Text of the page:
A very serious situation is developing right now on the North Fork of Long Island. And I think it is possible that the South Fork, the North Fork’s big brother, can do something about it.
At the present time, there is gunfire and death on the North Fork resulting from federal sharpshooters brought in, with public money, to inflict the ultimate penalty upon the deer that up until now have resided peacefully and without incident there. The sharpshooters arrived for the deer cull last week. They are now out firing away with their high-powered rifles, working at night while hiding up in trees, luring unsuspecting deer over to them by dropping bait to the ground below, and then dispatching their victims with laser-like accuracy. They will be here until the end of March. Their goal is to kill as many as 1,000 of these helpless creatures.
It is hard to imagine us here in the Hamptons, on the South Fork, standing by helplessly while this goes on. And we should not.
I should point out at this time why it is that the federal sharpshooters are now conducting their kill at public expense on the North Fork and not on both the North and South Forks, as originally discussed.
The reason is money. Here on the South Fork, a prominent billionaire, Hans Van der Klerk, on his own, provided the funds to take care of the deer problem. He knew that both forks were talking about signing up to bring in the sharpshooters. And he did something about it.
In late December, before their arrival, he flew in from his native South Africa 26 lions, housed them in his 17-car garage until the holidays were over, and then, after warning everyone to remain indoors, released them into the wilds of the South Fork to do their work. Thus the deer were dealt with in a way consistent with Mother Nature’s dog-eat-dog rules. The lions, sated, were flown home. And then, in late January, the South Fork opted out of using taxpayer money to pay for the sharpshooter program. There was no need for them anymore.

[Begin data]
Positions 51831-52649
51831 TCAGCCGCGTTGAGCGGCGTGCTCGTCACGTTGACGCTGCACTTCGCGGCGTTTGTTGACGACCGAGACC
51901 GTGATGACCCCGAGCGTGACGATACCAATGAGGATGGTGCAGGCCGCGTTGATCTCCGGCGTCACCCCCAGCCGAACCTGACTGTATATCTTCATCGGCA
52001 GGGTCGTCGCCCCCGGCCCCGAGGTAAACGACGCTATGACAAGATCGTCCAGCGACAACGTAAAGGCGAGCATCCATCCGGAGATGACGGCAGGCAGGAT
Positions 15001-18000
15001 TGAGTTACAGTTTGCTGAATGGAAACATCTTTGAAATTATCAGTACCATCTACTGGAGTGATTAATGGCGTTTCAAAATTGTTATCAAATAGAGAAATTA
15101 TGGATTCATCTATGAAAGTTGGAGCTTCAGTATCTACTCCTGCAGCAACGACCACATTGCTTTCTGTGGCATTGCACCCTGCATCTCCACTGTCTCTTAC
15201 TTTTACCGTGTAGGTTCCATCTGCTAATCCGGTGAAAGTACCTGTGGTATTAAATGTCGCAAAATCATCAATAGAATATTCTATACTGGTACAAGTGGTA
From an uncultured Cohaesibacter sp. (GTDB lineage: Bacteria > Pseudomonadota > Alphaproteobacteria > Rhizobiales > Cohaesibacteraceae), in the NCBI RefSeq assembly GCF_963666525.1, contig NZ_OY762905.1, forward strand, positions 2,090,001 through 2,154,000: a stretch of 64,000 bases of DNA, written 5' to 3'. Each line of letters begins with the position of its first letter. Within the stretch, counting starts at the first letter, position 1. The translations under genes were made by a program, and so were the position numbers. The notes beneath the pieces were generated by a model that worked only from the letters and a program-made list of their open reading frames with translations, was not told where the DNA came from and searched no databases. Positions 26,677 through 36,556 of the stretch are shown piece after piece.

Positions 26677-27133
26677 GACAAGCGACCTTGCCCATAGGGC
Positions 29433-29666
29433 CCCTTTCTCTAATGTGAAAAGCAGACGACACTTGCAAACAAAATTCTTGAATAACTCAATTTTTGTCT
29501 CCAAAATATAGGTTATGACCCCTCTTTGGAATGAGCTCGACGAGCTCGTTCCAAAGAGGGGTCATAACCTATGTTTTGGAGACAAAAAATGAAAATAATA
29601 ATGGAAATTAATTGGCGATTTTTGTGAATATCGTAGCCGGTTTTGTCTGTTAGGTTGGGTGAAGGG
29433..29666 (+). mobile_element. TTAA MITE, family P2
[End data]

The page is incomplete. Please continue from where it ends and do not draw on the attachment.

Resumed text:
Unfortunately, there is no such billionaire on the North Fork. They are a poor region, filled with simple peasants toiling away as potato farmers, flock shepherds, wine-grape and vegetable growers. It’s unfair, but sometimes life is like that. That is not to say that the North Forkers are unhappy people. They have their strawberry festivals and wine tastings and potato harvests and often carry on playing their native music in a most merry way. They enjoy life. But now there is THIS.
Obviously, those of us here in the Hamptons, on the South Fork, with our great wealth and success, cannot directly intervene in what is happening on the North Fork. That is their internal affair. On the other hand, we can respond to the anguished cries of the victims, hungry, frightened and suffering through a terrible time.